Understanding the impact of new technologies on communication is integral to understanding all consumers, not just the youth market, the group concluded. Alumni wanted to know how the School keeps up with changing technology, which led to a key question by Jon Halvorson, BJ ’04, new media specialist for OMD, Chicago: “How is convergence integrated into the core curriculum?”
Associate Professor Mike McKean explained the new convergence journalism curriculum at the school, which teaches communication across multiple media platforms, including print, broadcast and online. In addition to technique training, the group discussed the critical role of research training in understanding the challenges posed by the new media landscape and fragmented audiences. Liz Harper, BJ ’04, account executive at Crispin Porter + Bogusky in Boulder, Colo., said emphasis on strategic thinking will put Missouri graduates above the rest.
“Most entry level new hires are not doing a lot of strategic thinking, but if you ask them they will,” Harper said. “More importantly, they will jump in and learn. It’s the marriage of skills and strategy that’s important.”
Beyond discussing the physical and critical thinking skills Missouri students need, the group raised issues young graduates will face in their first jobs.
“Do we teach our students how the client makes money?” asked Mary Beth Price.
“Do we teach what an agency budget looks like?” asked Gary Burandt, BJ ’66, executive director of International Communications Agency Network, Inc. based in Rollinsville, Colo.
Bill Price, BJ ’63, chairman and chief executive officer of Empower MediaMarketing in Cincinnati, Ohio, agreed that many entry-level employees must know that business impacts communication strategy.
“Many people in agencies do not totally understand how to make money, so I have my CFO teach ongoing classes about the fundamentals,” Price said. “They would be floored if someone walked in with that kind of knowledge.”
Art Casper, BJ ’54, founder of Casper Creative Consulting, said well-rounded knowledge in all areas, from business to research to creative, is important in a business pitch.
“Anyone going into account management should take from all other areas. Sometimes not everyone from my firm was up to speed in all areas before the new business pitch,” Casper said.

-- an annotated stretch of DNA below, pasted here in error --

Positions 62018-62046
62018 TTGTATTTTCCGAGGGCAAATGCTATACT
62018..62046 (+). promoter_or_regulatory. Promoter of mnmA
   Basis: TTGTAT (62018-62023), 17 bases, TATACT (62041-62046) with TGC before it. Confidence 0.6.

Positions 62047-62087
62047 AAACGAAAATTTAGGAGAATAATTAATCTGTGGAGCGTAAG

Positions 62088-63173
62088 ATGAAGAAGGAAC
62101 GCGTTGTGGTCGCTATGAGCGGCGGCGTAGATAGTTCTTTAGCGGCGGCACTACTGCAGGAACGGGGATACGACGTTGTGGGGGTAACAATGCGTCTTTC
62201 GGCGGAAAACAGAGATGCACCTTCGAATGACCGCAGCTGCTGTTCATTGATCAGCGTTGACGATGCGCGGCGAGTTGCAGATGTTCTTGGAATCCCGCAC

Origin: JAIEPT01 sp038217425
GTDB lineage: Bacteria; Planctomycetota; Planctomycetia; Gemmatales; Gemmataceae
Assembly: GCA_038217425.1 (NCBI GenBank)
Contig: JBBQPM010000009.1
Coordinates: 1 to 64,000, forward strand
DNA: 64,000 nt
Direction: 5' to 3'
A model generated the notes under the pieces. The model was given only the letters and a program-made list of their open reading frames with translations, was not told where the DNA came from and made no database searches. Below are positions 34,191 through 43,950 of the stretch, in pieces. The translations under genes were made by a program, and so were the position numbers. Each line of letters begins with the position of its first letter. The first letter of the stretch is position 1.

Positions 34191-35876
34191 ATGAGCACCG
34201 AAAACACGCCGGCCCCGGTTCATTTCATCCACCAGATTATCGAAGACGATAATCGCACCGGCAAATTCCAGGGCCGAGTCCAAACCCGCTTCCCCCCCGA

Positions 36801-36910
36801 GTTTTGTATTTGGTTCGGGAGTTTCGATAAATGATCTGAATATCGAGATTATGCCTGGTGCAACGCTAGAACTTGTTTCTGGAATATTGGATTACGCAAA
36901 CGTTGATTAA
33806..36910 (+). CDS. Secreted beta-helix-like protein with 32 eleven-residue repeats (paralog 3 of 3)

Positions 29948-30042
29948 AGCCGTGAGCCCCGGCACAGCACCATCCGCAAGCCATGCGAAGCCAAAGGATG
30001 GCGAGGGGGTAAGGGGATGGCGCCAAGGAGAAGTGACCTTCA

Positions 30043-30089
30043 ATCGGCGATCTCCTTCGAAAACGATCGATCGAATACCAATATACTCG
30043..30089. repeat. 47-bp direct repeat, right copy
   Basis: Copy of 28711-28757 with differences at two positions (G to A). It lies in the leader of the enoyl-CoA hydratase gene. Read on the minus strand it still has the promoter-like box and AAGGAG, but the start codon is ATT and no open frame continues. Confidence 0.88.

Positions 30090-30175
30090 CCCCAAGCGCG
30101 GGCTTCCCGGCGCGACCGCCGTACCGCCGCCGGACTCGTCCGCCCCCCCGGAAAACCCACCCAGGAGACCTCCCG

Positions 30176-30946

Another aspect of well-rounded knowledge is the ethics of business and communication, said Don Etling, BJ ’71, senior vice president and senior partner at Fleishman-Hillard in St. Louis.
“How are you integrating ethics into the curriculum so that students are equipped to handle tough situations in their work lives?” asked Etling. He said ethics should not be confined to one course because there is such a misconception about ethics in the public relations business.
Keys to Success
At every opportunity, the summit participants emphasized that new advertising and public relations graduates need to be flexible, innovative, adaptive to technology and especially tuned in to the changes of the global marketplace.
“It’s important for students to be part of a global team, to learn to work across time zones and to work with cultural differences,” said Jon Cook, BJ ’93, managing partner and chief client and integration officer for VML in Kansas City, Mo.
Many students gain such global knowledge from the alumni and other professionals who visit the School and even teach courses. While a student, Liz Harper had the opportunity to take several one-hour topics courses taught by professionals.
“It was incredible,” she said. “We should have a brainstorming session to identify the best courses that could be offered.”
By the end of the day, the Summit participants had produced an abundance of innovative ideas and a long wish list of resources needed to initiate those ideas. Alumni left the session knowing that their expertise and connections can make a difference in Missouri’s strategic communication program, while faculty and students left with a renewed excitement about the future.
“We have a vision, developed in consultation with alumni, faculty, students and scholars, for a curriculum and programs that are committed to continuous improvement,” Duffy said. “To make this happen we need help from our alumni and friends of the School in offering their ideas, their time and their financial support.”
Another Strategic Communication Summit will be held in 2007 at the Missouri School of Journalism.
Gary Burandt, BJ ’66
International Communications Agency Network, Inc.
Art Casper, BJ ’54
Casper Creative Consulting
Casper Creative Consulting
Jon Cook, BJ ’93
Managing Partner, VML
Kansas City, Mo.
Donald G. Etling, BJ ’71
St. Louis, Mo.
Kim Garretson, BJ ’73
Jon Halvorson, BJ ’04
New Media Specialist, OMD
Liz Harper, BJ ’04
Crispin Porter + Bogusky
Bill Price, BJ ’63
Mary Beth Price, BJ ’71
Updated: April 28, 2020